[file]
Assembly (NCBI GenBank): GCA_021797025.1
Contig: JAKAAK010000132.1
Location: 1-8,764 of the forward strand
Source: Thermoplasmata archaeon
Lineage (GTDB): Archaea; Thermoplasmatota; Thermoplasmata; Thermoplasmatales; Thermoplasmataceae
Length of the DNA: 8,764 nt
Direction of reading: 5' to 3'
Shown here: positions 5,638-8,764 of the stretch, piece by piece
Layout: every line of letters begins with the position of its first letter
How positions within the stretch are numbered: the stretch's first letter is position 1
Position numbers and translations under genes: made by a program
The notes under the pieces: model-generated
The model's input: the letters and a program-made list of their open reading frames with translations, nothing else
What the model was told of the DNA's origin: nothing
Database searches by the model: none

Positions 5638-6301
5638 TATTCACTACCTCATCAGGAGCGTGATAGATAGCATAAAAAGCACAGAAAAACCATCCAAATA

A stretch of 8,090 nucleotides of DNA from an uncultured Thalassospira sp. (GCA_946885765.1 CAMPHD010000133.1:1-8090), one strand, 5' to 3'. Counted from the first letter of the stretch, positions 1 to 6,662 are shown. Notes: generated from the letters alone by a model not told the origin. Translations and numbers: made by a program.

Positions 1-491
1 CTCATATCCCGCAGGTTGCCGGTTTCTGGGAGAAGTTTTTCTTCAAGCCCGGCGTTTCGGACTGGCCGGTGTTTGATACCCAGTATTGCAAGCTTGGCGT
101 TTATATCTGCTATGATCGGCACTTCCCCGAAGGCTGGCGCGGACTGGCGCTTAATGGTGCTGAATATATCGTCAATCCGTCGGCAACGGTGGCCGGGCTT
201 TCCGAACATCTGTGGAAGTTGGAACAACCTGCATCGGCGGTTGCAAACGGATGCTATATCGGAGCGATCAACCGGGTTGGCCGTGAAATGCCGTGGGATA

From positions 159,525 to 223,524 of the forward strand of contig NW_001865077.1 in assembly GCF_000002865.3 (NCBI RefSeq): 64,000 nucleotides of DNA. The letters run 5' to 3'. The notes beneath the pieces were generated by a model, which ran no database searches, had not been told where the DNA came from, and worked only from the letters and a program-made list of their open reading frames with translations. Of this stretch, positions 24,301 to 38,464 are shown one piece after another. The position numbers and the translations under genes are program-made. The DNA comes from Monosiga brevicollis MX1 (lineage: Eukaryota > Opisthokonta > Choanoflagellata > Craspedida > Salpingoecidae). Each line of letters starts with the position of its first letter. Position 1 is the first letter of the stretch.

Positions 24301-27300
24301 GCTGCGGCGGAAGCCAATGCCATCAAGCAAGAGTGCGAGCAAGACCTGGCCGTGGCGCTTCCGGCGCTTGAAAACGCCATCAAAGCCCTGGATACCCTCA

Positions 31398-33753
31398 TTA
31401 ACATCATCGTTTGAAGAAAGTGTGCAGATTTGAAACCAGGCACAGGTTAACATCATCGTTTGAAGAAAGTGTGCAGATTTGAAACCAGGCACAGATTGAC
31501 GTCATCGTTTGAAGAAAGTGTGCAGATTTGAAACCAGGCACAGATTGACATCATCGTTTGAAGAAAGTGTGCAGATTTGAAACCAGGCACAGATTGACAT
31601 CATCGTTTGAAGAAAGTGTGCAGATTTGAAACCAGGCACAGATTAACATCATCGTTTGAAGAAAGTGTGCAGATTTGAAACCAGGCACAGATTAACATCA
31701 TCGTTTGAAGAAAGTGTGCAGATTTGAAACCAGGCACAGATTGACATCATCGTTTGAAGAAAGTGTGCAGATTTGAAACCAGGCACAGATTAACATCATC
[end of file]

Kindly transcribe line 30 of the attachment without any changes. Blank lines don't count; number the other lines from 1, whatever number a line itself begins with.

31601 CATCGTTTGAAGAAAGTGTGCAGATTTGAAACCAGGCACAGATTAACATCATCGTTTGAAGAAAGTGTGCAGATTTGAAACCAGGCACAGATTAACATCA